Trump says his government ‘did not screw up’ virus testing

Josh Wingrove and Justin Sink

President Donald Trump defended the slow pace of coronavirus testing in the U.S., saying in a Fox News “virtual town hall” on Tuesday that the government “did not screw up” and is now a “model.”

“We did not screw up and I don’t think CDC screwed up either,” Trump said, again blaming difficulties in fielding a U.S. coronavirus test on a “system” established by his predecessors.

“Nobody ever expected a thing like this, nobody would say that millions of millions of people would have been tested,” he said. “So what we did is broke that egg, we broke that system and we created a new system that now we’re doing unbelievably big numbers.”

The Centers for Disease Control and Prevention developed its own test for coronavirus after Chinese scientists published the virus’s genome in early January, but the agency experienced problems both confirming its accuracy and manufacturing it at scale.

Nearly 329,000 Americans have been tested for the virus as of Tuesday, according to the Covid 19 Tracking Project, which relies on data from state health authorities to count tests performed. Trump and complimented the government on the Fox program for having exceeded the number of tests performed in South Korea – a country of about 51 million people, or less than one-sixth the U.S.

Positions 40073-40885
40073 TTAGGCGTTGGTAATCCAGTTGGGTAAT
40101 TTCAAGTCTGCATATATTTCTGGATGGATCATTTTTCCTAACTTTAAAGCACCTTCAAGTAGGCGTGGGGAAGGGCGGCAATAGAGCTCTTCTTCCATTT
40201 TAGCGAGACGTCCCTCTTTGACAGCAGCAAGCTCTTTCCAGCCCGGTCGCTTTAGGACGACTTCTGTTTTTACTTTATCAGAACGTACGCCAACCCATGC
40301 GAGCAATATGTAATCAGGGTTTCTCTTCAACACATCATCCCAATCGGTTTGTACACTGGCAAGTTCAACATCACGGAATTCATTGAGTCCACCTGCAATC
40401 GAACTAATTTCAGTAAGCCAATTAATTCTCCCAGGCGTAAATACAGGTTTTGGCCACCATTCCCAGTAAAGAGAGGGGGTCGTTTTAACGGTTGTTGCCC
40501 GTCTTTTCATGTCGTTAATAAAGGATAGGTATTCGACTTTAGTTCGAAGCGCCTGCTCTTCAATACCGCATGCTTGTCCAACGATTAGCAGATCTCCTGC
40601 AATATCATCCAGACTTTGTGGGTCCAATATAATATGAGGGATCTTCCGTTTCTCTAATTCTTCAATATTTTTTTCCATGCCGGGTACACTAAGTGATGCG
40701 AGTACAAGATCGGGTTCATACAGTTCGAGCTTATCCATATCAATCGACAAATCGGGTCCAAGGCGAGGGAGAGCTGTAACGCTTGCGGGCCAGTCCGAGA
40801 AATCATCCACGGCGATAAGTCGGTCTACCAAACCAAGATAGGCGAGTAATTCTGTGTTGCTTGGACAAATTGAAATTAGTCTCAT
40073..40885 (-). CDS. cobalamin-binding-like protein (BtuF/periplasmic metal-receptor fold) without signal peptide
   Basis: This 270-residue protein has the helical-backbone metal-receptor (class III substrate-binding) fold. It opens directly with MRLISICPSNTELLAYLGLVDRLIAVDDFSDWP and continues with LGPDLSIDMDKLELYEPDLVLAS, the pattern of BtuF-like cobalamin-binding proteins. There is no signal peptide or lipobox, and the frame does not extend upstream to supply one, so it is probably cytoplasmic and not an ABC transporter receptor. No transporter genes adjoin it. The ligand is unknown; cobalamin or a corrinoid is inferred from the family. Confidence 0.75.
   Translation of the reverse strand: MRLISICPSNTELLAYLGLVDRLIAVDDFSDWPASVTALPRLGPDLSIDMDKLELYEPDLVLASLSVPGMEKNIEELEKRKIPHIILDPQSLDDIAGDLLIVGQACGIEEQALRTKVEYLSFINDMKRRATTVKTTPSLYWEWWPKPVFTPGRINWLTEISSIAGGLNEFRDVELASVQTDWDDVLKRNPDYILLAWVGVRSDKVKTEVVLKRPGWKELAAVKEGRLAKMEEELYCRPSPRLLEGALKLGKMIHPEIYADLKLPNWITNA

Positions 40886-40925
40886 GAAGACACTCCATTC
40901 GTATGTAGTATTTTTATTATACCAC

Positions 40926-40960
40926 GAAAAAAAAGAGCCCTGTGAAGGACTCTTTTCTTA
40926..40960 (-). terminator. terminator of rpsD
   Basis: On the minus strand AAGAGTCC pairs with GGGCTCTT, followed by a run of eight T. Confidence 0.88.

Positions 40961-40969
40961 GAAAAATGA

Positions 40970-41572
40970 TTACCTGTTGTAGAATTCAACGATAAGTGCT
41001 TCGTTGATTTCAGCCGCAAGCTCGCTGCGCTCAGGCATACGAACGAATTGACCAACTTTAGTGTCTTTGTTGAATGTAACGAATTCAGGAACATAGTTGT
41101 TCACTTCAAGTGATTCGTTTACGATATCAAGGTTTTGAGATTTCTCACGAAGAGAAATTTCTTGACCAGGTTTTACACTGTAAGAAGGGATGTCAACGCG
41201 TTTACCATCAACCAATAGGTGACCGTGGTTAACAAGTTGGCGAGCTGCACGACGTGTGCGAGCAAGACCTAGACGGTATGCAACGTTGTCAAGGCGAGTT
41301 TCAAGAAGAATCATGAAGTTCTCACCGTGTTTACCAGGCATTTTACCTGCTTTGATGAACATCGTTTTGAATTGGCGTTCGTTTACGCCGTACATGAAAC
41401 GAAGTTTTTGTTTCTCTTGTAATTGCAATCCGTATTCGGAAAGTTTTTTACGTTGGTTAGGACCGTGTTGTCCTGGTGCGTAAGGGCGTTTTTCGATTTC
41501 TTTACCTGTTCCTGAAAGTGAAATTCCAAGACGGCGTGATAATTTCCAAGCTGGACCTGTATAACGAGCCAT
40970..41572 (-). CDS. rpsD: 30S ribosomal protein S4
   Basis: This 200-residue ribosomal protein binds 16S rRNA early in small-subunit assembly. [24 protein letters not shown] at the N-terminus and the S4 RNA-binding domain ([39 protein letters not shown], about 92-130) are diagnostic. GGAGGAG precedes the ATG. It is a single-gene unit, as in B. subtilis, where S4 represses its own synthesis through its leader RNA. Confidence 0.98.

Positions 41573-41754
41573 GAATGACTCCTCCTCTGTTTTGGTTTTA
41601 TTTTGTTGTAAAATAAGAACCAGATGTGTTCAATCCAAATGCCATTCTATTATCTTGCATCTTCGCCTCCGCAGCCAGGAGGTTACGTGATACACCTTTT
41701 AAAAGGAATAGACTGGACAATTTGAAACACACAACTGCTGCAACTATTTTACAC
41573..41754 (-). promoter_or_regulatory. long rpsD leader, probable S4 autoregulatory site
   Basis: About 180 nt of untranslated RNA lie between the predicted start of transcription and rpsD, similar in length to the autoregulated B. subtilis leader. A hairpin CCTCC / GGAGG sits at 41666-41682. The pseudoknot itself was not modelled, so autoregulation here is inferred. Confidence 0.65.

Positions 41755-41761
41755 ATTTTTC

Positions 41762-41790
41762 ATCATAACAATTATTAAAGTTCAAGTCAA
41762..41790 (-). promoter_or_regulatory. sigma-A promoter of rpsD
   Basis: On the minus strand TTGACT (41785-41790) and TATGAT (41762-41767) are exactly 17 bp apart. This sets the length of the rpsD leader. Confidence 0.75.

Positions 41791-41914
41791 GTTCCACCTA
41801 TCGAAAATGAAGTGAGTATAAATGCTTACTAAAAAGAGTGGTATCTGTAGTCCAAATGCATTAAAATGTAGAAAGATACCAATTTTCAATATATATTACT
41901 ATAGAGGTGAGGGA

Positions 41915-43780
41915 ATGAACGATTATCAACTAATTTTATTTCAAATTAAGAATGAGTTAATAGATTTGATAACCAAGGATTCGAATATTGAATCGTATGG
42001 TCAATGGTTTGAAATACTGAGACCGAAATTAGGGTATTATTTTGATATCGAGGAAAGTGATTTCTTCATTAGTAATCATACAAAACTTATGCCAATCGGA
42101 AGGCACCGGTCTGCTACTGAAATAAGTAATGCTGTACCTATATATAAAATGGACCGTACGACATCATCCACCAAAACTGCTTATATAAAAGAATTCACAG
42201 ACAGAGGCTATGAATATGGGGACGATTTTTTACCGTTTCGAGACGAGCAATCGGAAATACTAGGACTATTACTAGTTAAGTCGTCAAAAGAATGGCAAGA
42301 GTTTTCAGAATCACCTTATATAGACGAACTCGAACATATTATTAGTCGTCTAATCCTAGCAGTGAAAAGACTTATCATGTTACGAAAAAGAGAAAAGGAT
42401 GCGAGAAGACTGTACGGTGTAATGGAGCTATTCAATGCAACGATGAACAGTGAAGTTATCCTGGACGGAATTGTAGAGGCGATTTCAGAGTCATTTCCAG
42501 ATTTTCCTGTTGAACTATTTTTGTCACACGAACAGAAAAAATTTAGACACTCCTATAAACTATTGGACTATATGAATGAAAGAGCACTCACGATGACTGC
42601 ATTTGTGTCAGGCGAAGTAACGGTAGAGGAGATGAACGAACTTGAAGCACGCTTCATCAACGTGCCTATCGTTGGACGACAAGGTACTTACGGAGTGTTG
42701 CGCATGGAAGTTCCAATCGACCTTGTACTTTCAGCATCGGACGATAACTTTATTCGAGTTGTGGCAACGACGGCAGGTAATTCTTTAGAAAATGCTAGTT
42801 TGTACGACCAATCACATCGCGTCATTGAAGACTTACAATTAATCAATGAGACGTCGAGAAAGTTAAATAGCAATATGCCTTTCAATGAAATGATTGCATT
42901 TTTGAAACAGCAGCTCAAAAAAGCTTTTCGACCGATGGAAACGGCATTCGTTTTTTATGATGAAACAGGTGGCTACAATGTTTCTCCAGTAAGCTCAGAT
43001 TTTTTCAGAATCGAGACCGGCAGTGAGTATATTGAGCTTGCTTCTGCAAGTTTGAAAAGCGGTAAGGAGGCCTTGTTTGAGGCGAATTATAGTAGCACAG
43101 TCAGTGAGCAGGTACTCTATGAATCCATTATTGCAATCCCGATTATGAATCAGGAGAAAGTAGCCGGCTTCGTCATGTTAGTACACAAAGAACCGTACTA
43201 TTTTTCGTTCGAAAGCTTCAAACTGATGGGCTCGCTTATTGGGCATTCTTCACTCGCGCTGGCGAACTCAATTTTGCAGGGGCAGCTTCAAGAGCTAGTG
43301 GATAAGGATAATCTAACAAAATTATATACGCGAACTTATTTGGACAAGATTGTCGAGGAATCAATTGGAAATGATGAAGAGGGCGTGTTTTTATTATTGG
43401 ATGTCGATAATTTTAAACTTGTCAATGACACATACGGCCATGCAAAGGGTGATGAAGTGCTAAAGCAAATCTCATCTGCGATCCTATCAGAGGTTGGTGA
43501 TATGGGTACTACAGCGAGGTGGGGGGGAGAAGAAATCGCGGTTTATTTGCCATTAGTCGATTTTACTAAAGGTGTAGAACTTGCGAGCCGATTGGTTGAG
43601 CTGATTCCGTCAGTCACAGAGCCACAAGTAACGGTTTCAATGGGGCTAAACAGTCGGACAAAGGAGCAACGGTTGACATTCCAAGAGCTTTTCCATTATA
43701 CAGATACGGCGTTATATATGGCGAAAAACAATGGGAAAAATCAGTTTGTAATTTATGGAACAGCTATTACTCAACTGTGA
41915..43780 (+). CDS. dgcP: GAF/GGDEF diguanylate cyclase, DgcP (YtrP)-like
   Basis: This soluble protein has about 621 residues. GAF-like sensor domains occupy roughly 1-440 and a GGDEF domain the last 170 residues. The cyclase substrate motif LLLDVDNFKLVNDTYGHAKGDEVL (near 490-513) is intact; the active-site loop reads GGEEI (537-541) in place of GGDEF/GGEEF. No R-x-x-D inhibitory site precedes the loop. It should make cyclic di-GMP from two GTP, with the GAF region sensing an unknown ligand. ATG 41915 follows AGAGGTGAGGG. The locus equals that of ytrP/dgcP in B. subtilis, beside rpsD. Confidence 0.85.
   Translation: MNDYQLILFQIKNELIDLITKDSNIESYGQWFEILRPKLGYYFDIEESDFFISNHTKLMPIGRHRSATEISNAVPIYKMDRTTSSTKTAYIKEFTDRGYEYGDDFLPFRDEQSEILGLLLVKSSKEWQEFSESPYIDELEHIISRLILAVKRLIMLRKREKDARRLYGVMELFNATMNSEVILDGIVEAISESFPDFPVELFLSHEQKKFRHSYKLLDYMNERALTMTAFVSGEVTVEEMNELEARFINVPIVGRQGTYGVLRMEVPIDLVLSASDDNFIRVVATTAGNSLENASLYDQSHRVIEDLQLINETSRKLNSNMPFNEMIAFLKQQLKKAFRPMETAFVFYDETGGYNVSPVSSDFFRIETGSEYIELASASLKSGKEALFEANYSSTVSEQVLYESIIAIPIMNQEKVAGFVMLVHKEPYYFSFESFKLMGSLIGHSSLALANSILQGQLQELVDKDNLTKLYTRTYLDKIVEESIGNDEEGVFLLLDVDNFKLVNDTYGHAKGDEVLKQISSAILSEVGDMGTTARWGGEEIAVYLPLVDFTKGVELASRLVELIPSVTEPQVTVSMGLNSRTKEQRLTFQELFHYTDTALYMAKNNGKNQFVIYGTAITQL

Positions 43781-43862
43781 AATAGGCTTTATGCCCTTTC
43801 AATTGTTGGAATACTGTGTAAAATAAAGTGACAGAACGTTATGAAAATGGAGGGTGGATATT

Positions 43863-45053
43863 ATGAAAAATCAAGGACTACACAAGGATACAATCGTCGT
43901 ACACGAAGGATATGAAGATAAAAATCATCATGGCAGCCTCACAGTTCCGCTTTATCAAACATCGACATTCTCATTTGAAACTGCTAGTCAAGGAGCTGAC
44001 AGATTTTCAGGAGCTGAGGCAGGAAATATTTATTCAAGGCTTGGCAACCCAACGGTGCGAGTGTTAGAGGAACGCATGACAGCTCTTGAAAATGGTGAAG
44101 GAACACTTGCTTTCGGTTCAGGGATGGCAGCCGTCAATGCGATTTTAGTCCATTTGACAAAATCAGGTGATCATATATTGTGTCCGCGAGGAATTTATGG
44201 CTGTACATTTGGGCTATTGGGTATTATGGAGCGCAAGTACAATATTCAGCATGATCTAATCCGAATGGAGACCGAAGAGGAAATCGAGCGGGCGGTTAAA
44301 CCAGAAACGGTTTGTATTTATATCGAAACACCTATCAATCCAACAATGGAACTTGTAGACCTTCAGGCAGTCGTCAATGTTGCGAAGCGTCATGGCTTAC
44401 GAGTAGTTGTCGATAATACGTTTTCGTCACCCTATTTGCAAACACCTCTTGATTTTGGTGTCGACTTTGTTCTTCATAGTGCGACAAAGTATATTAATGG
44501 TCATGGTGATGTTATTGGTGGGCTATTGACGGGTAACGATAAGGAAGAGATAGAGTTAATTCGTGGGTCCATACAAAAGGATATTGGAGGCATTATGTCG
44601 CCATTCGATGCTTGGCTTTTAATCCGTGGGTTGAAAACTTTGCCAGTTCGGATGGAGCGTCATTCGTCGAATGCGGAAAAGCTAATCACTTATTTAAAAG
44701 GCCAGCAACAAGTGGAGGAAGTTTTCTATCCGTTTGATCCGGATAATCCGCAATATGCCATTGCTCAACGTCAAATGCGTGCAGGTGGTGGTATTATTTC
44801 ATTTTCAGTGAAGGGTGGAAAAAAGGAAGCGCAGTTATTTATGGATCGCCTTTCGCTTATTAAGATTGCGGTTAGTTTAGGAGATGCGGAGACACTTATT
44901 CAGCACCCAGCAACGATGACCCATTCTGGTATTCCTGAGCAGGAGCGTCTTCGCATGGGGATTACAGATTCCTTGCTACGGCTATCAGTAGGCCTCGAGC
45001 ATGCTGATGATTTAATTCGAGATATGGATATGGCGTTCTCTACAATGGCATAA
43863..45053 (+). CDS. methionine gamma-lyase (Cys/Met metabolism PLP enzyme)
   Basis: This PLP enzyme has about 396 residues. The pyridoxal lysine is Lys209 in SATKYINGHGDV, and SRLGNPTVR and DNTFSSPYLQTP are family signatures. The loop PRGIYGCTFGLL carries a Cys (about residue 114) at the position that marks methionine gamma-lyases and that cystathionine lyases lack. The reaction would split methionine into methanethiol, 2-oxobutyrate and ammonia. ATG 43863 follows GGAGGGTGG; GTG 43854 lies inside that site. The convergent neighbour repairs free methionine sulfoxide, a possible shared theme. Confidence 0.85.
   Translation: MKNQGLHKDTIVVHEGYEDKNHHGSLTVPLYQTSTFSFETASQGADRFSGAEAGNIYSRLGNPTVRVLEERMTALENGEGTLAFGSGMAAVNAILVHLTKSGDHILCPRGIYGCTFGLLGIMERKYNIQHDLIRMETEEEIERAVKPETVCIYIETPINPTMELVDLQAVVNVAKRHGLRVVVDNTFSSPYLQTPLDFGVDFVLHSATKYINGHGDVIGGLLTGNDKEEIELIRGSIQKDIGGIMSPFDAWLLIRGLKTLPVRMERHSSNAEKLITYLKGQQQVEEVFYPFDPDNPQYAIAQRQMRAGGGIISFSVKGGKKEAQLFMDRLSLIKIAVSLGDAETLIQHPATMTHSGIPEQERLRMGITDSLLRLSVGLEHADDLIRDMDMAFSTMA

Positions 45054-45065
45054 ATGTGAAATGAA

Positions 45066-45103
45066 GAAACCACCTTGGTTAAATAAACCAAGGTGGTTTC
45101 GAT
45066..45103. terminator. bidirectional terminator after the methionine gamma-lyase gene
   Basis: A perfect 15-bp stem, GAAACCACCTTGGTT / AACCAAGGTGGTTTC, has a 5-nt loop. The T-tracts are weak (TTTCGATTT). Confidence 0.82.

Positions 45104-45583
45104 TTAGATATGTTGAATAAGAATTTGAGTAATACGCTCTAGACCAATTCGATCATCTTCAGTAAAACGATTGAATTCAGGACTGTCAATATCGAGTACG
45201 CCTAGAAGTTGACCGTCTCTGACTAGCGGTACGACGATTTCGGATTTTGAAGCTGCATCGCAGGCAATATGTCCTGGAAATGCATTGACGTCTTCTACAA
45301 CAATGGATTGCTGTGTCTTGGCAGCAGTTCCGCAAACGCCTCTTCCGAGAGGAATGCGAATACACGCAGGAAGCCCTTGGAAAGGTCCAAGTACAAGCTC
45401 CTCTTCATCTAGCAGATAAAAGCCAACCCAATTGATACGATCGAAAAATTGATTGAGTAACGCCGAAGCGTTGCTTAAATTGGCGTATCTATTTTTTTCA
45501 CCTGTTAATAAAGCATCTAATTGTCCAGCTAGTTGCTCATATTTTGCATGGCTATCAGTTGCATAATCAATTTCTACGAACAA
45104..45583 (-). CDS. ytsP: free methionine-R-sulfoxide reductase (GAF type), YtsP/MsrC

Deborah Birx, the State Department physician who advises Vice President Mike Pence on the government’s coronavirus response, said on the program that South Korea had conducted about 290,000 tests.

“We took something that was broken and we made it the model,” Trump said. He said later that “our tests are better” than in South Korea.

But sick Americans and health-care providers continue to complain on social media that tests are in short supply. Pence said that the government is “prioritizing” testing people who arrive at hospitals and urged Americans to only seek a test if they feel sick.

A doctor invited to ask a question during the Fox News program said she has colleagues “who still can’t” test their patients.